The Fruit of the Holy Spirit

St Paul wrote to the Galatians about the nine principle traits of a person or community living in accord with the Holy Spirit: “the fruit of the Spirit is love, joy, peace, patience, kindness, goodness, faithfulness, gentleness, and self-control.” (5:22-23) These attributes, coming from the Holy Spirit, reveal what God is like. Those who exhibit these characteristics will inherit the kingdom of God.

During the sacrament of Confirmation, we receive the seven gifts of the Holy Spirit: wisdom, understanding, counsel, fortitude, knowledge, fear of the Lord, and piety. These gifts are to be used, that they may bear fruit and usher in Christ’s reign on earth. By cooperating with the grace of the Holy Spirit, we grow in holiness and these fruits are strengthened in us.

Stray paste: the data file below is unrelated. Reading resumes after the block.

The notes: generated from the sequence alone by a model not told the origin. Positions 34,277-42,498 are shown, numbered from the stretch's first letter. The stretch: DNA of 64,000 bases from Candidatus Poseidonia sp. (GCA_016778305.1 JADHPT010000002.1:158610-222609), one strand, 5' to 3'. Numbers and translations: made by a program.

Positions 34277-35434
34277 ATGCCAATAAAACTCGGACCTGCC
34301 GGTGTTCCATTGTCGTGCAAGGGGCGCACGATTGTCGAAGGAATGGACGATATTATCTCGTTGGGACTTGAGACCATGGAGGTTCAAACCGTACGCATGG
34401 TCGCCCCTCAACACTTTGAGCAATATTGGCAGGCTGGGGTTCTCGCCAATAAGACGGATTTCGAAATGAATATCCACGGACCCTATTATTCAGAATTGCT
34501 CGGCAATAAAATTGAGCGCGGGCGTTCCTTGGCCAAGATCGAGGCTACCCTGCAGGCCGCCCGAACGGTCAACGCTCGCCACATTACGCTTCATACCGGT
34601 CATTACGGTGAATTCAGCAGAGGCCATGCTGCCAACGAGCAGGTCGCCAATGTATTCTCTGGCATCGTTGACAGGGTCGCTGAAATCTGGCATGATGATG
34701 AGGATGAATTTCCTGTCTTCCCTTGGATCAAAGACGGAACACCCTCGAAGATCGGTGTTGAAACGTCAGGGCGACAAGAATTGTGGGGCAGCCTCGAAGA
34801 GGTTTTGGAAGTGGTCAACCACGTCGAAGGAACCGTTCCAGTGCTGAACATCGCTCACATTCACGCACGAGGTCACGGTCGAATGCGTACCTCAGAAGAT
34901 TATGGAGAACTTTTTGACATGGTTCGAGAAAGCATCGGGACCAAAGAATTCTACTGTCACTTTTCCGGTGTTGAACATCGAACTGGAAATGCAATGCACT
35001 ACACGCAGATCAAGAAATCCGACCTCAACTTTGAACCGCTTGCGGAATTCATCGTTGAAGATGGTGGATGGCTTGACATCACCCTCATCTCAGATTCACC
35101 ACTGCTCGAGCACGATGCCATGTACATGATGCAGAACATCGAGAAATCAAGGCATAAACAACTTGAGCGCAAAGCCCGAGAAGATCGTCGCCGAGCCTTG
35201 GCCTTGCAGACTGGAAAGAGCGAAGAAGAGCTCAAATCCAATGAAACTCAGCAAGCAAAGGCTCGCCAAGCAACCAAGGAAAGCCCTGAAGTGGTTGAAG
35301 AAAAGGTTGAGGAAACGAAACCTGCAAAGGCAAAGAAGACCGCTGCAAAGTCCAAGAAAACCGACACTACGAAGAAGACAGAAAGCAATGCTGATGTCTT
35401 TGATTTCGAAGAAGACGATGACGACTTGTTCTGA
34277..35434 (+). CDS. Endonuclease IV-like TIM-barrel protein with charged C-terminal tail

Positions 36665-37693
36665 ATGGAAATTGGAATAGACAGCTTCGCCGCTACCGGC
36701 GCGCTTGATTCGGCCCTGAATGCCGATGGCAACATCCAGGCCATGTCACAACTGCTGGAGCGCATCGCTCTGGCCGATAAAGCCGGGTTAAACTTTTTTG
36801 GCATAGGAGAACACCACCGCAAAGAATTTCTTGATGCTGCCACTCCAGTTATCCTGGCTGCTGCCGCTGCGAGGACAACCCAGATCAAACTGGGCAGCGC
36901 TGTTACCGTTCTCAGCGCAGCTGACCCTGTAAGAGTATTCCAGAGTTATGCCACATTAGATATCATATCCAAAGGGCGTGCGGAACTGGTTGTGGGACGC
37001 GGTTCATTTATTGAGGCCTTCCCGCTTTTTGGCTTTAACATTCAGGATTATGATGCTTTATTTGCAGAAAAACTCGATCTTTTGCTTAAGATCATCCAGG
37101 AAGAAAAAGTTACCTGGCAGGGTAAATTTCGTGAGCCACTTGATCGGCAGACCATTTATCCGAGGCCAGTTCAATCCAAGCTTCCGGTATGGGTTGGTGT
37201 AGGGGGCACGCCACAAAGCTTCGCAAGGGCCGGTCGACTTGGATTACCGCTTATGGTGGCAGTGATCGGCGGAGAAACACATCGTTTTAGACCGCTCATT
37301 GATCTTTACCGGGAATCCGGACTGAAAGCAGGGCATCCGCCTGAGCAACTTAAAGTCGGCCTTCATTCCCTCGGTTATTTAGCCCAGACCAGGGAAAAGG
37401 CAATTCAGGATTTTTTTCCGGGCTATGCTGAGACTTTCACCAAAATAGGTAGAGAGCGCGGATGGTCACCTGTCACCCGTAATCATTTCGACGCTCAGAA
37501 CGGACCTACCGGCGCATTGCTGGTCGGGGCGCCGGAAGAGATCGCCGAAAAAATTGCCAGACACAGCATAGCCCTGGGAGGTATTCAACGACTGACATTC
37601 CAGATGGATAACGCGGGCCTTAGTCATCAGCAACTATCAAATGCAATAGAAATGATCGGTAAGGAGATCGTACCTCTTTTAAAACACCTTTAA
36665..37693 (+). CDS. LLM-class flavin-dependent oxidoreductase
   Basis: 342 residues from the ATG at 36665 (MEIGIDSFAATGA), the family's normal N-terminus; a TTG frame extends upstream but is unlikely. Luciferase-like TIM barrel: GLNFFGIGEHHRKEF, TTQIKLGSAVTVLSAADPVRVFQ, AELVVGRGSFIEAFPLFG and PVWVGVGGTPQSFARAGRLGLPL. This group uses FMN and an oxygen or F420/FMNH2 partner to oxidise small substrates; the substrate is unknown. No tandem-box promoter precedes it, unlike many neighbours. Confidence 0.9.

Love: In Greek, agape or in Latin, caritas, this is the highest form of love, completely selfless in seeking the good of others and willing to sacrifice for them. It is expressed in service, giving freely and unconditionally, with neither consideration of whether the recipient is worthy, nor expectation of repayment.

As teachers, it can be tempting to treat students harshly if they annoy us in some way, but as educators of the youth, who are still maturing and being formed, we are called to demonstrate the love of Christ to our pupils, always acting for their greatest good, even if they do not seem grateful for our assistance and dedication. By treating students with love, teachers can create flow-on effects throughout their lives, as the students in turn will learn to put others first and treat them well.

Joy: Deeper than fleeting happiness, joy is a profound contentment that comes from being close to God, as well as proclaiming the truth and living an upright life.

Teaching, like every vocation, comes with challenges and stress, but we can maintain an abiding joy in the knowledge that these difficulties are transient, while our relationship with God is eternal.